Bhagavad Gita (mid 19th century)
ink, opaque watercolour and gold paint on paper, cotton and cardboard cover, stitched binding
9.8 × 16.8 cm (page) 11.0 × 17.4 × 3.8 cm (closed) 11.0 × 35.0 × 1.9 cm (open)
National Gallery of Victoria, Melbourne
Purchased, 1965
Photo: National Gallery of Victoria, Melbourne

Battling Dominant Narratives: Struggles of a Critical Hindu American

Indu Viswanathan, Ed.D.
14 min readNov 19, 2019


It was somewhere in the first few minutes of watching the Tom Lantos Human Rights Commission’s hearing on Jammu and Kashmir that the dangers of contemporary American progressivism sank even deeper into my gut, and I felt acutely party-less, unrepresented, and knowingly silenced in the name of human rights.

Let me be clear, because as a Hindu American caught in the insufferable binary of American socio-political posturing, I apparently need to say this. I will never support Donald Trump, I will never vote for him, and I will never endorse him. I believe he spewed forth from the most heinous mechanisms of white supremacist patriarchal capitalist entitlement and violence that exist in this nation. I don’t agree with him and I don’t trust him, even when he says seemingly positive things about India or Prime Minister Modi or Hindus. I have been a card-carrying member of the Democratic party for twenty-six years now. It is, by no means, a perfect party. I am well aware of the issues. But it has never even crossed my mind to “vote Republican”, or to support any public servant who speaks or works against what I perceive to be the highest ideals of any government. This includes: honoring the Earth and all its creatures, protecting the most vulnerable people, standing up against bigotry of any kind, valuing pluralism and dissent, and enacting innovative policies that directly address the harm and inequity caused by the very institutions meant to sustain and nurture our society and planet. I left finance and became a public school teacher early on in my career because of these very ideals — because I felt I needed to live them in order to be in my integrity. And I will continue to be a Democrat because I still maintain hope that this party is where these ideals — often overlapping with the goals of social justice — are most possible.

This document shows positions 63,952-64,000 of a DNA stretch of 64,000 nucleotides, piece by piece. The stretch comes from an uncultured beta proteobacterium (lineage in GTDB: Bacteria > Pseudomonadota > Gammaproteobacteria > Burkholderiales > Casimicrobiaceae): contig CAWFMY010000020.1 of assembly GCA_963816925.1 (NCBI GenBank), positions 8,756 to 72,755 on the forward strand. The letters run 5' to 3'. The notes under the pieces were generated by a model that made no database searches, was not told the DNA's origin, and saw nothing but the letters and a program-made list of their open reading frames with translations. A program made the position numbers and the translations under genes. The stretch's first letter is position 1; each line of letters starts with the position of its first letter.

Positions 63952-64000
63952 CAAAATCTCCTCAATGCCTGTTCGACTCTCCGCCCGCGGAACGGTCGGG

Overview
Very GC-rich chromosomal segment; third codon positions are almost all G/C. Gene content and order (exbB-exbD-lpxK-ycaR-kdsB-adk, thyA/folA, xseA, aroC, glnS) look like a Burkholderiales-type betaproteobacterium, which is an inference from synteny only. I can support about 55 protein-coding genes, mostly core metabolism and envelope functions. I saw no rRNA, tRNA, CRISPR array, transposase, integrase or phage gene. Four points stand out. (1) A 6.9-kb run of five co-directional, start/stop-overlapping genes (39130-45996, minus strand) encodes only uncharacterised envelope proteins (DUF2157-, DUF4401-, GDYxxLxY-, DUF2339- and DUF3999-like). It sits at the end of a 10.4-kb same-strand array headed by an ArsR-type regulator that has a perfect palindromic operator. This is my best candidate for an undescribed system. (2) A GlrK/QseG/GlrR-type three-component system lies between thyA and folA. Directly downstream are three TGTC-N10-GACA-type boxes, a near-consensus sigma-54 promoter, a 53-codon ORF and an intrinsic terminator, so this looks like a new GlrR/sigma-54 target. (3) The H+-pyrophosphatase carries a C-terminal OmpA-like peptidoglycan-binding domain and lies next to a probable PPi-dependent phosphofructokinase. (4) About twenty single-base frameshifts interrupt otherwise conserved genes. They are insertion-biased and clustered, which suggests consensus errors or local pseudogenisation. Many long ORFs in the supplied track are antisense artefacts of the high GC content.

One of the weakest and most violent edges of the party is its foreign policy, and this is where I’ve long felt immense turmoil and disenchantment. As a transnational American, I am keenly aware of how the narcissism of the world’s wealthiest nation is dangerous and oppressive.

But members of the Democratic party — both those in office and those running for office — at all levels — are making it clear that…



Indu Viswanathan, Ed.D.

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